Iraqi elections to determine who leads after US withdrawal underway (+ analysis); China grows defence budget, but at smaller rate; German militants sentenced for planning "monstrous bloodbath"; Turkey and Brazil could undermine Iran sanctions; and more
Top of the Agenda: Violence Haunts Early Voting in Iraq
Hundreds of thousands of Iraqis begin early voting (AP) ahead of Sunday's parliamentary elections, amid continued violence and preparation to draw down US forces. The elections will determine who will run the country once US troops leave and will signal whether the country can overcome sectarian tensions. Three explosions across Baghdad Thursday targeted voters, killing seventeen people. US and Iraqi officials have warned that insurgent violence could disrupt the vote.
The United States has failed to neutralize (WashPost) the powerful Shiite militant group Asaib Ahl a-Haq, which threatens to complicate the U.S. drawdown by allying with other Shiite militias to attack Iraq's Green Zone and U.S. military bases.
Violence surrounding the country's elections could complicate (NYT) the pace of American withdrawal and compromise U.S. President Barack Obama's political support.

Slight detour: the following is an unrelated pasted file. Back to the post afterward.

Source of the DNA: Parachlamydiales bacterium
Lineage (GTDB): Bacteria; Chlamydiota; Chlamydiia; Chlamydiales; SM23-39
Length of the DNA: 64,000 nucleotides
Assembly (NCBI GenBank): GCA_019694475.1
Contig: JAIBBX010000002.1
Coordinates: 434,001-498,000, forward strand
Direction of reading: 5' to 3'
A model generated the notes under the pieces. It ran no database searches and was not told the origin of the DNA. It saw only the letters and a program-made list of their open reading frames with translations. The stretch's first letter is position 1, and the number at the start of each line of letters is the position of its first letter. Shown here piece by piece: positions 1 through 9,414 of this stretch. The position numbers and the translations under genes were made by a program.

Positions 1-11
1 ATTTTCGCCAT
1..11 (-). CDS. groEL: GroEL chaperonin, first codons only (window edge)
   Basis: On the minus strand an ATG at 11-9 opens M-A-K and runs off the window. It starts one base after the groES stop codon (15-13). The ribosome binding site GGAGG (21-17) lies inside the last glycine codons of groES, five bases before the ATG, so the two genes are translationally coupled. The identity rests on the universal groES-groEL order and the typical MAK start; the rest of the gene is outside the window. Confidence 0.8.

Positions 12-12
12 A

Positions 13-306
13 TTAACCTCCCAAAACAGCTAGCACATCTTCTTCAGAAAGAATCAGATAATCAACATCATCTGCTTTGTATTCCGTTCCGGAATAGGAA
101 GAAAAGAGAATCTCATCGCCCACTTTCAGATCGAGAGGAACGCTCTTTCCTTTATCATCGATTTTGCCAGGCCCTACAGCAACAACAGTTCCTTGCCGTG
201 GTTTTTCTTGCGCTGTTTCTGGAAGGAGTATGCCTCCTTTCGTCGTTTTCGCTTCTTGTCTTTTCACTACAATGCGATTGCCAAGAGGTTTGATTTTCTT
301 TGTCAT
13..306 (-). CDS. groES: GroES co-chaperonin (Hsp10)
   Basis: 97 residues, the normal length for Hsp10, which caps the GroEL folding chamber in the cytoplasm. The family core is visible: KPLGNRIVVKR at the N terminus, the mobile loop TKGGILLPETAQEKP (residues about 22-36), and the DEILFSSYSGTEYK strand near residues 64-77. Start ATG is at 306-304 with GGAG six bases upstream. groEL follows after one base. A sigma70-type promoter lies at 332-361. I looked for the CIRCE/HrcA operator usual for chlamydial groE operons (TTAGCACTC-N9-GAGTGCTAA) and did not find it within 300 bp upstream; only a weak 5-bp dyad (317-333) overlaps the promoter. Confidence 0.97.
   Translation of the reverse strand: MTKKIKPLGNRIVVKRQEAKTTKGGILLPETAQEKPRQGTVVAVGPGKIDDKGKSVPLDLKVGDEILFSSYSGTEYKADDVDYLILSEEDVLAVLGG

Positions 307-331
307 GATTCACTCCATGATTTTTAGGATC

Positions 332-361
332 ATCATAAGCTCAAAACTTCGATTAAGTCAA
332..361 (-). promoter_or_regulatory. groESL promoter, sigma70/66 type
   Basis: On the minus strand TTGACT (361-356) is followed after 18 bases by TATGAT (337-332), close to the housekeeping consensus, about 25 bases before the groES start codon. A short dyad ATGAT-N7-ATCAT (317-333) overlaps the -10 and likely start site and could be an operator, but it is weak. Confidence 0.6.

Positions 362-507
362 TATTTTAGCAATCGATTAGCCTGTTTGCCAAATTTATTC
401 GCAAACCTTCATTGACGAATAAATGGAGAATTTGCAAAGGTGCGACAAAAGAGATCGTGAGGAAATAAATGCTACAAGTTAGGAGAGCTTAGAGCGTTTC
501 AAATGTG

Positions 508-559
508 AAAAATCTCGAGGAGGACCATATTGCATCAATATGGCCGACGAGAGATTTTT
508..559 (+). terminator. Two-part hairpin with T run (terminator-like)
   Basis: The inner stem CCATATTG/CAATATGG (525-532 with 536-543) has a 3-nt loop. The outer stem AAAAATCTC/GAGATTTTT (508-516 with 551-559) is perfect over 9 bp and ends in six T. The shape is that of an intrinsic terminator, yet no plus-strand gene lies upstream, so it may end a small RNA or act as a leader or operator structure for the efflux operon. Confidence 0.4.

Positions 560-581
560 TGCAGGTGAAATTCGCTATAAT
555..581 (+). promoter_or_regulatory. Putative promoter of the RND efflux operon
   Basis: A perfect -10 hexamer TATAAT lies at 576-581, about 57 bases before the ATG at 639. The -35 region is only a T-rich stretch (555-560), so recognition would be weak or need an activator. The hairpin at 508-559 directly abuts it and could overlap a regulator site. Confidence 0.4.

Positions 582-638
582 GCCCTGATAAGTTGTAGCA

In the Christian Science Monitor, Zalmay Khalilzad, former U.S. ambassador to Afghanistan, Iraq, and the UN, says sectarian parties are stoking fears that would cause Iraqis to vote their identities.
The Washington Institute's J. Scott Carpenter and Ahmed Ali say the Obama administration needs to remain flexible about the U.S. withdrawal despite inevitable delays in forming the next Iraqi government.
In this CFR interview, Iraq analyst Nir Rosen says the coalition led by Prime Minister Nouri al-Maliki is likely to lead in the elections.
This CFR Backgrounder examines Iraq's political landscape.
PACIFIC RIM: China's Military Spending Slows
Indonesia: Indonesian Defense Minister Purnomo Yusgiantoro said the country will increase security (Reuters) in the Malacca Strait after warning about threatened attacks on oil tankers.